Ottawa County’s parks have come a long way since Scholtz became the county’s parks and recreation director more than three decades ago.
Scholtz, 65, became director in 1987, shortly after the Ottawa County Parks and Recreation Commission was formed. At the time, there were about 400 acres of park land in the county across nine parks.
“The parks were in really pretty awful shape when I started, so that was a good opportunity to make things look better,” Scholtz said. “The first parks commission was really focused on that.”
The early years
The newly formed commission also knew right away that it needed to expand wherever possible, Scholtz said. A realistic goal for what could be maintained was set at about 7,000 acres.
“We realized we really needed to have a lot more park land in the park system because we’d been the fastest-growing county now for quite a while,” Scholtz said. “In the mid-’90s, it all kind of came to a head where things were really growing fast and people were watching properties develop they maybe thought would always stay undeveloped.”
The park commission’s vision of having the foresight to set aside land early on is key to the system’s success today, Scholtz said.
“Quality of life goes down as metro areas go up,” he said. “If you don’t act early to preserve the lands that you will need, it can be too late.”
This realization was a factor in the pushing for a millage to support the parks system, which was approved by county voters in 1996. The 10-year millage has been renewed ever since, and has grown in public support from 53.5 percent voter approval in 1996 to 73 percent in 2016.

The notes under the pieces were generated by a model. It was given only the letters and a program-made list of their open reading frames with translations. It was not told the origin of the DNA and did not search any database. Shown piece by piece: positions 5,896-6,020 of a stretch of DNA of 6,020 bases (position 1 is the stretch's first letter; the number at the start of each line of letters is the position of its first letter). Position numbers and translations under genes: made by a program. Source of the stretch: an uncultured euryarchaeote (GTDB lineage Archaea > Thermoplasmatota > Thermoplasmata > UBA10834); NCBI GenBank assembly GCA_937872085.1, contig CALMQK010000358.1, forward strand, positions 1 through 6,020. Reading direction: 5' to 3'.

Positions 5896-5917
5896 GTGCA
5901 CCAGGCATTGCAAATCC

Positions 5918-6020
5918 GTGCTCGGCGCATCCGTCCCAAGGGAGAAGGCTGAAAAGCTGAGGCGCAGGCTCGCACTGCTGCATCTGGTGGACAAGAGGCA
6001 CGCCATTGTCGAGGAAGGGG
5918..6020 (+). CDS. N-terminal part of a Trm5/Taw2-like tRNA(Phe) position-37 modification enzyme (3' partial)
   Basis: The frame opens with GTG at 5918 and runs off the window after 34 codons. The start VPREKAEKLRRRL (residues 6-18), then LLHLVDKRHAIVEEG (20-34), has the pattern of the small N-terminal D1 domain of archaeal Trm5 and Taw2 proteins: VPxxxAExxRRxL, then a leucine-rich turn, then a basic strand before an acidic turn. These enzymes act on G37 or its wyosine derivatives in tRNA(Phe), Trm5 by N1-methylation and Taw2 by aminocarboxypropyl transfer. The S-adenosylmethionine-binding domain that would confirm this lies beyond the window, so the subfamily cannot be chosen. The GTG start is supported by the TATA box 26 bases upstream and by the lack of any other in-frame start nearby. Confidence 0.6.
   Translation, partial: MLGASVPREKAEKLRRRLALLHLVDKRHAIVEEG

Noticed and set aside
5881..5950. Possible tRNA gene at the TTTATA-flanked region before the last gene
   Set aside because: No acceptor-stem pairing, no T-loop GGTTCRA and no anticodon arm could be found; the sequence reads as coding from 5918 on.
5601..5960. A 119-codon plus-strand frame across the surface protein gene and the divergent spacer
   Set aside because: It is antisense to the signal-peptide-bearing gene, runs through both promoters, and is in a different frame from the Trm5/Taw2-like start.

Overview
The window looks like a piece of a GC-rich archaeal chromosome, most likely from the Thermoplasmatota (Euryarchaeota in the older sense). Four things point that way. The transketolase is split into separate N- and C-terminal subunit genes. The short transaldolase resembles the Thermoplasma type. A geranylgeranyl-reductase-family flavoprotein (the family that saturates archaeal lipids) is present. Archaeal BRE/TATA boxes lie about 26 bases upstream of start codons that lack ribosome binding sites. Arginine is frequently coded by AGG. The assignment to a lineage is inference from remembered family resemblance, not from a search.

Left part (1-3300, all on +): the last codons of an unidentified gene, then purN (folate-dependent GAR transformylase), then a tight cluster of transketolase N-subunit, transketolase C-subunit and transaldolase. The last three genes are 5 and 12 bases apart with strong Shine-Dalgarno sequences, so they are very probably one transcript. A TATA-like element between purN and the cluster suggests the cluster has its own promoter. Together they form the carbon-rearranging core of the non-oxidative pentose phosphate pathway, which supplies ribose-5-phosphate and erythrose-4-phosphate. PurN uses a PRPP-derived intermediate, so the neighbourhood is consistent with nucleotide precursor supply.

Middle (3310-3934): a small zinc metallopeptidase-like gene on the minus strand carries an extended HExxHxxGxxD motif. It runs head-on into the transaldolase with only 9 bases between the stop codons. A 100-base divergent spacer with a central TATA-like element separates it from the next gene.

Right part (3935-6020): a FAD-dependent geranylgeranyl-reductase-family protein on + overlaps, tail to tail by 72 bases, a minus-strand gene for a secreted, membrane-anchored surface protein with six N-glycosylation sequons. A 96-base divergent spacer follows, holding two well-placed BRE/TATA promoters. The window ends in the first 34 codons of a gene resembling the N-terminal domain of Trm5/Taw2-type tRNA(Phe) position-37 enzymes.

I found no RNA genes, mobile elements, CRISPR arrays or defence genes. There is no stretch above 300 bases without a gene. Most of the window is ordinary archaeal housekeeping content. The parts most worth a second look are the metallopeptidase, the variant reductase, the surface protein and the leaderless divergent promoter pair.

“If there is one thing that really has allowed us to be successful with growth and improvement of the parks system, it’s the parks millage, and that really comes from citizens approving it,” Scholtz said. “That’s been the overriding thing.”
A successful term
Scholtz humbly attributes a lot of the parks department’s success to the commission, the Michigan Natural Resources Trust Fund, foundations that support the parks, park staff and volunteers, and county staff and leadership.
“We’ve really had good leadership in the county, and that creates an environment that allows things to happen,” he said. “We’ve been so well-managed over the years and financially sound that you can dream about doing things like parks.”
Scholtz will be a difficult person to replace, said Ottawa County Administrator Al Vanderberg. He calls Scholtz the “father of the parks system,” even though Scholtz finds the nickname too grandiose.
“John has just had an attitude of humility and constant improvement,” Vanderberg said. “He is the one who has really been the designer.”
There is still work left to do, but as Scholtz looks to retirement, he is happy with the condition of the system’s 27 parks, 12 open space lands, 136.5 miles of trail and 6,731 total acres of park land.
When he retires June 14, Scholtz looks forward to spending more time traveling with his wife and enjoying some of his hobbies like woodworking, fly-fishing, gardening and hiking. The Spring Lake native has two adult daughters and now resides in Grand Haven.
“I love this job and it’s been everything to me, but it’s been pretty all-consuming,” he said. “It’s hard to do it partway. It’s either all in or not at all.”